Fate/stay night: Unlimited Blade Works
by Gabriella Ekens,
I've come to terms with the fact that Fate/stay night: Unlimited Blade Works will not be the series I wanted it to be. We're beginning to run into what I call the “visual novel adaptation conundrum,” a term for when the events of one arc don't lead to a cohesive thematic resolution in isolation. It's becoming more clear that this anime will not be including material from the other arcs that are necessary to turning Fate/stay night into a completely satisfying standalone story. It makes sense in the context of the source material - there, Shirou's character development only lands when the three arcs are perceived in aggregate. This is extremely difficult to adapt to any medium besides visual novels, which are unique in their ability to portray multiple equally valid narratives within the same text.
Fate/stay night as a whole is a story about a young man's moral maturation into a functional member of society. Over three arcs, Shirou grows from someone whose fixation on the impossible task of “saving the world” leads to self-destruction to someone who embraces the moderate, healthy goal of ensuring happiness for one person he cares about deeply. My ideal Fate/stay night adaptation would contain the Fate, Unlimited Blade Works, and Heaven's Feel routes in sequence with only a certain time-traveling character as their impetus and connective tissue: Puella Magi Madoka Magica's structure via Fate/stay night. (Now I wish that Gen Urobuchi had written this TV series following the adaptation of his Fate/Zero novels.) However, this would be a massively difficult and potentially audience-alienating endeavor beyond even ufotable's other Type-Moon adaptation, Garden of Sinners, so I get why it has never been attempted. I understand why Fate/stay night resonates with so many people, and am impressed by Kinoku Nasu's vision for experimental story structure, even though I still take severe issue with other aspects of his storytelling.
That said, I'm still having a blast with Fate/stay night: Unlimited Blade Works. This episode was more setup, but it was engaging and furthered the characters' established trajectories. After his humiliating loss of Rider against the fourth master, Shinji has gone crawling to Kotomine Kirei, who promises to equip him with another servant. Shirou ascertains that his friend Issei isn't the fourth master, and runs into Rin by the Matou's mansion. There, they spy on a mysterious blonde man who has appeared at the doorstep to have a conversation about family and adoption, which seems to be in reference to Shirou's relationship with Kiritsugu.
This adaptation continues to clean up problematic aspects of the source material in surprising ways, in this case turning two lame jokes into genuinely funny sequences. The first gag was Shirou's assault on Issei, which fixes their overlong exchange of dialogue from the VN by turning it into an almost purely physical encounter. The second gag came when Rin pushed him against a wall while spying on the Matou's visitor. Shirou's interior monologue about Rin's breasts was cut down to one abrupt shout of “boobs!,” making the whole thing a lot sharper and more palatable.
The direction makes it clear that lines have been drawn. This episode emphasized shots where Rin was in the composition with Shirou and Saber while speaking to Archer, who was confined to a separate shot. This indicates that she's fully aligned herself with Shirou's faction, and Archer might just be playing a game of appearances until he can escape his master's will. Oddly, Shirou seems more aware of this than Rin, as shown by the suspicious glance he shoots Archer when the servant mentions the possibility of the fourth master being Caster's “puppet.” It's interesting how the blocking changes when different characters are present. When the conversation is between Rin, Shirou, and their servants, Rin tends to be grouped with Shirou and Saber with Archer isolated to his own shot. When it's just Rin and Shirou talking, they're each in their own shots, and the camera dwells on the distance between them. When Saber and Taiga talk about Shirou at dinner, he's present in shot, but blurry, slightly off screen. He's an object rather than a participant in the discussion. Takahiro Miura's direction always extracts subtle meaning out of conversations.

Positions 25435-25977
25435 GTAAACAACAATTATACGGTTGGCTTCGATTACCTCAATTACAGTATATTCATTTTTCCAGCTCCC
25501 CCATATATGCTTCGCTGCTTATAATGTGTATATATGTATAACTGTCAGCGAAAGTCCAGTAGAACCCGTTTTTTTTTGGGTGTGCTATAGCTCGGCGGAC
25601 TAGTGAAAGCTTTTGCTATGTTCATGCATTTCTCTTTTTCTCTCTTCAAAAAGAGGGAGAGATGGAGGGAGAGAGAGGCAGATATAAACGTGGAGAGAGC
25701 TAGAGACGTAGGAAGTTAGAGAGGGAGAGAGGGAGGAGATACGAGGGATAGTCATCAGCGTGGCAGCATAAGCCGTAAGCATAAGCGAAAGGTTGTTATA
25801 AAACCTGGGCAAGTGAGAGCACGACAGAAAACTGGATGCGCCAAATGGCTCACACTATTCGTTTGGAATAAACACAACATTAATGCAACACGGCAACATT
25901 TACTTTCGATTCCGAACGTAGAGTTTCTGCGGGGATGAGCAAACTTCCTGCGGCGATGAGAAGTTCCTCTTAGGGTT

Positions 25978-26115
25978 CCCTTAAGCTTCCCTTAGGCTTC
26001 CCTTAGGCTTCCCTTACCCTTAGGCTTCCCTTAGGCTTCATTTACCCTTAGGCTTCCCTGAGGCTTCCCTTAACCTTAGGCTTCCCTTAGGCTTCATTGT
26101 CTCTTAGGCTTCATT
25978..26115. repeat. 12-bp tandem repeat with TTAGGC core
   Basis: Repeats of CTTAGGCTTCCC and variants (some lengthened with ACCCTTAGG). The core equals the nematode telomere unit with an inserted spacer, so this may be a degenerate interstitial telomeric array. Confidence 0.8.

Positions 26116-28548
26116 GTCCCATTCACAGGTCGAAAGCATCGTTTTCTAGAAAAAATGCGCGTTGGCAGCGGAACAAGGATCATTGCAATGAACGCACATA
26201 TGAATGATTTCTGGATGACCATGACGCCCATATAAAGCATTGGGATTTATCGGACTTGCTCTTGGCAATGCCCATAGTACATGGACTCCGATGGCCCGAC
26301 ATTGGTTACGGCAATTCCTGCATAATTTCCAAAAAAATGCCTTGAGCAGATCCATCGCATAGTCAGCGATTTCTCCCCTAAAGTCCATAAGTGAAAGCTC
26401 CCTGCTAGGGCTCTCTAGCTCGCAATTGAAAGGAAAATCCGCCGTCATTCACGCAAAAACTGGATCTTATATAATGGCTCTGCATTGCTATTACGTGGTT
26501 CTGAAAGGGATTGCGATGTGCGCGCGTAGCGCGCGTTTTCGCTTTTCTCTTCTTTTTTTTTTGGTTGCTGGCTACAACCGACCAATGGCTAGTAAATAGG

The biggest issues were weird plot-necessary stuff held over from the visual novel, like the idea of school being open after a major accident where most students came out okay by “only” getting anemia. That would never happen in the real world. It's not as bad as Shinji coming out of his encounter with the fourth master alive last episode, but there's still some messy “this has to happen for the plot to work” finagling going on right now.
Overall, if Fate/stay night: Unlimited Blade Works has a thesis, it's conveyed in Shirou's final line this episode. Responding to a condemnation of his idealism, he says “How can you know unless you try?” It's a haunting phrase in many ways, but I suspect its full ramifications won't be explored in this adaptation. However, it also rings as a challenge to me – how can I know how this show will turn out before it's complete? Like Shirou right now, I'm committed to the journey.
Fate/stay night: Unlimited Blade Works is currently streaming on Crunchyroll.
Gabriella Ekens studies film and literature at a US university. Follow her on twitter.
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